This we welcome (@ryankirkbride26) as our of the Week! Ryan is the creator of Foxdot, a live coding library for live coding music in an interactive Python editor. You can see what projects Ryan is a part of by going to his Github page. Let’s take a few moments to get to know Ryan!

Can you tell us a little about yourself (hobbies, education, etc):

I’m currently doing a PhD at the University of Leeds in the School of Music researching collaborative tools for live coding music. Live coding is basically interactive programming for creating music or visuals and probably my favourite thing to do right now. There’s a growing scene called “Algorave” where live coders get together to make music for people to dance to and they’re a lot of fun to perform at.

Why did you start using Python?

I started using Python during my first year of university when I was studying computer science. It’s such as great language for beginners but there’s also so much to learn as you use it more and more.

What other programming languages do you know and which is your favorite?

At university I did some projects using Javascript, Java and C++, but Python remained my favourite to use throughout the course of my degree. I just really liked the simplicity of the syntax and how easily I could express my ideas.

What projects are you working on now?

At the moment I’m working on my live coding environment, FoxDot, which is basically a library for live coding music that comes with an interactive Python editor. It doesn’t actually make any sound itself but triggers synths and samples loaded in a program called SuperCollider. FoxDot isn’t the only library out there for live coding music but it might be the only one using Python. It’s very heavily inspired by a Haskell environment called TidalCycles and the SuperCollider program I mentioned above.

I’m also working on a real-time collaborative editor for live coding as part of my PhD. Kind of like a Google docs editor for live coding music. I started writing it in Python to just use it with FoxDot but it can also be used with TidalCycles and SuperCollider and I’d like to add a popular Ruby-based language called Sonic-Pi.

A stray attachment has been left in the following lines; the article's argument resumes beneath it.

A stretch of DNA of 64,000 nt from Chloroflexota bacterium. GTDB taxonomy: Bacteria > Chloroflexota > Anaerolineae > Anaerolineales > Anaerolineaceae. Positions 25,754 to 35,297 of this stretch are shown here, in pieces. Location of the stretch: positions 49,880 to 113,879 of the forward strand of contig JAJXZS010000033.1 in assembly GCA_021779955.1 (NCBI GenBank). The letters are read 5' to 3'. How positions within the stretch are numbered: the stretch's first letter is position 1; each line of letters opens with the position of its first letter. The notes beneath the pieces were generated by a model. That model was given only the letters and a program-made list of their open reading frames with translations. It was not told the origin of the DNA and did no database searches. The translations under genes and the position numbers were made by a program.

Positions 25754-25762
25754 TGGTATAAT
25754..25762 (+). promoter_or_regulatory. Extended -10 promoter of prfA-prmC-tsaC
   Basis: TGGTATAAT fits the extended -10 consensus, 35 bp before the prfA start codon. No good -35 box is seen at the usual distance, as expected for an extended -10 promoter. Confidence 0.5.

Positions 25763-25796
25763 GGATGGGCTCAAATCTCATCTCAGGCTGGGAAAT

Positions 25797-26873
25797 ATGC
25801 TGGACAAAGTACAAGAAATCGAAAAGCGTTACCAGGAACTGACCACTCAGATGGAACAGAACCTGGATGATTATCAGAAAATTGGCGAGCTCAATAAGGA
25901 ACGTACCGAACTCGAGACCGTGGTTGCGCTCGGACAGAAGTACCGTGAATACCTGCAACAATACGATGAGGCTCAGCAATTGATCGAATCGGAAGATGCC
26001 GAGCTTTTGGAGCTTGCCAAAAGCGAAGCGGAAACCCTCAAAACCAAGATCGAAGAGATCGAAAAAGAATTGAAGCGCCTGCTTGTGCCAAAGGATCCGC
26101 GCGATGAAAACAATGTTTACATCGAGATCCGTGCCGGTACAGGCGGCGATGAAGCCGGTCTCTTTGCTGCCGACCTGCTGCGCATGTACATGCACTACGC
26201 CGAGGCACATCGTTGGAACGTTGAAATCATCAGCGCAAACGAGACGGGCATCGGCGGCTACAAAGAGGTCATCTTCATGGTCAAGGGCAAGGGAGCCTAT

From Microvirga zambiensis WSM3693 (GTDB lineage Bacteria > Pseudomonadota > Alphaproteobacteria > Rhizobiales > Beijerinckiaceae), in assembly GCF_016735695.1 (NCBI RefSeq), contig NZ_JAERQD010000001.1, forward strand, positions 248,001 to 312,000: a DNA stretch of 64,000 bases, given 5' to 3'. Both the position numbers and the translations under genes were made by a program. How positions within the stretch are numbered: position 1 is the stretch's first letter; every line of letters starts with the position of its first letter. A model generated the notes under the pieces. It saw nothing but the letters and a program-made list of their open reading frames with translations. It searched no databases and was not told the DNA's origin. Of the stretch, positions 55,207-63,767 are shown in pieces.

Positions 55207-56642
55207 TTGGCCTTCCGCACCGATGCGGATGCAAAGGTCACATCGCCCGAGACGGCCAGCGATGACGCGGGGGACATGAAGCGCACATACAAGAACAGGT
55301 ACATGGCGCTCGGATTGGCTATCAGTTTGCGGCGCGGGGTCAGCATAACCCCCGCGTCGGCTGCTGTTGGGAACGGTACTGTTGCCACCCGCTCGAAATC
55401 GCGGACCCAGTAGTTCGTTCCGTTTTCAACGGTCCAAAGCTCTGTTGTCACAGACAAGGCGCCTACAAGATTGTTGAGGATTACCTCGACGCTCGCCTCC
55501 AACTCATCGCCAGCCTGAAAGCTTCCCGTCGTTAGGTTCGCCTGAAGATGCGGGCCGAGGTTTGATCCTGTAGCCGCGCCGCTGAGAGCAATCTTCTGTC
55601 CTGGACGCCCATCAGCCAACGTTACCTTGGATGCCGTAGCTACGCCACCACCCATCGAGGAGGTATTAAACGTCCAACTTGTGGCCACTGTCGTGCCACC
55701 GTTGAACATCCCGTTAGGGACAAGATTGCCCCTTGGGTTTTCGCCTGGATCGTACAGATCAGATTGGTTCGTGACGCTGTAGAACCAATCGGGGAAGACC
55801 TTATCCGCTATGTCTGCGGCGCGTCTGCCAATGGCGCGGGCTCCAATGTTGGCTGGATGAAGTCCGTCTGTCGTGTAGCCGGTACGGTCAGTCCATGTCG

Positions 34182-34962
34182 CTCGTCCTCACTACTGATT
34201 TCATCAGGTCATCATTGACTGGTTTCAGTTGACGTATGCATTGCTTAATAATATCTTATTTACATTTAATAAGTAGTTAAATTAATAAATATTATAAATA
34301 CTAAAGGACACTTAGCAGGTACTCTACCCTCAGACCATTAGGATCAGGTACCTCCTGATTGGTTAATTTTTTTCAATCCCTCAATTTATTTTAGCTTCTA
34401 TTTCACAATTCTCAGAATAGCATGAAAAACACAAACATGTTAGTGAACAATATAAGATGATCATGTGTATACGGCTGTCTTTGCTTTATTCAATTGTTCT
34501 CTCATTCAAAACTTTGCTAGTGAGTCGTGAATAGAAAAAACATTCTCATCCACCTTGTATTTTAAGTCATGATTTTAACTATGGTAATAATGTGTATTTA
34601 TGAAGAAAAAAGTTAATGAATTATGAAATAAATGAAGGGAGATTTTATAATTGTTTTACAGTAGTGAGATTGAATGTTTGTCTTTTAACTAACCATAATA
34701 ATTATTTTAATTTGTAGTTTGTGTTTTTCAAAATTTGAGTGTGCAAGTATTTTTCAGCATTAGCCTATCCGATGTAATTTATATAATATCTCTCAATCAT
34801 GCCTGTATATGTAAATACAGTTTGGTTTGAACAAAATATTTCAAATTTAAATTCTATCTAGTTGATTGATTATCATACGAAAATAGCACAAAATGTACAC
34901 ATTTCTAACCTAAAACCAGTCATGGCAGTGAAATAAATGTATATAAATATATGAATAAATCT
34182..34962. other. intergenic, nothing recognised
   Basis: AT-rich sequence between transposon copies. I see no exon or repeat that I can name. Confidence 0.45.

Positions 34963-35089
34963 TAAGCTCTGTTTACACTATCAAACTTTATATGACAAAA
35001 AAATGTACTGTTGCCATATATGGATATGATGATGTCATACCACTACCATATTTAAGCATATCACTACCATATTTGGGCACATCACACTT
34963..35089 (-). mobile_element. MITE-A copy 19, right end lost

Which Python libraries are your favorite (core or 3rd party)?

This is a tough one! I had a lot of fun with the Natural Language Toolkit (nltk) module writing a program for predicting movie box office takings based on reviews but I haven’t used it in some time. I’ve recently started to use “functools” a lot although I’ve actually delved that deeply into it yet. Combining functions to manipulate patterns of notes and rhythms is a really important part of algorithmic music and functools helps me do that using things like partials etc.

How did you end up creating/working on the Foxdot project?

I tried live coding using TidalCycles, which is based in Haskell – a functional programming language, but I wasn’t always able to express myself in the way I wanted to. It’s a wonderfully elegant way to create music but I was quite rooted in my object-oriented programming ways and decided to have a go at creating my own version in Python. Using the standard library’s “exec” function it’s really easy to take a string of text and run code and I just went from there!

What have you learned from working on an open source project?

It’s really made me work harder at documenting my code! It started off as a completely personal project and there were no docstrings and barely any comments but as other people started to use and contribute to it I started to appreciate how useful good documentation is. When other contributors add or change something, it makes it much easier if there is clear information in the code.

Do you have any tips for people who would like to contribute to or start their own open source projects?

Set up some automatic documentation generator, e.g. sphinx and read-the-docs, from the start. It’s very hard to go back and do once the project is well underway.

Is there anything else you’d like to say?

Just that programming doesn’t always have to be goal-oriented and that it can be purely creative. Live coding is a really good creative outlet that lets you express yourself using skills you’ve developed as a programmer.

Thanks for doing the interview!

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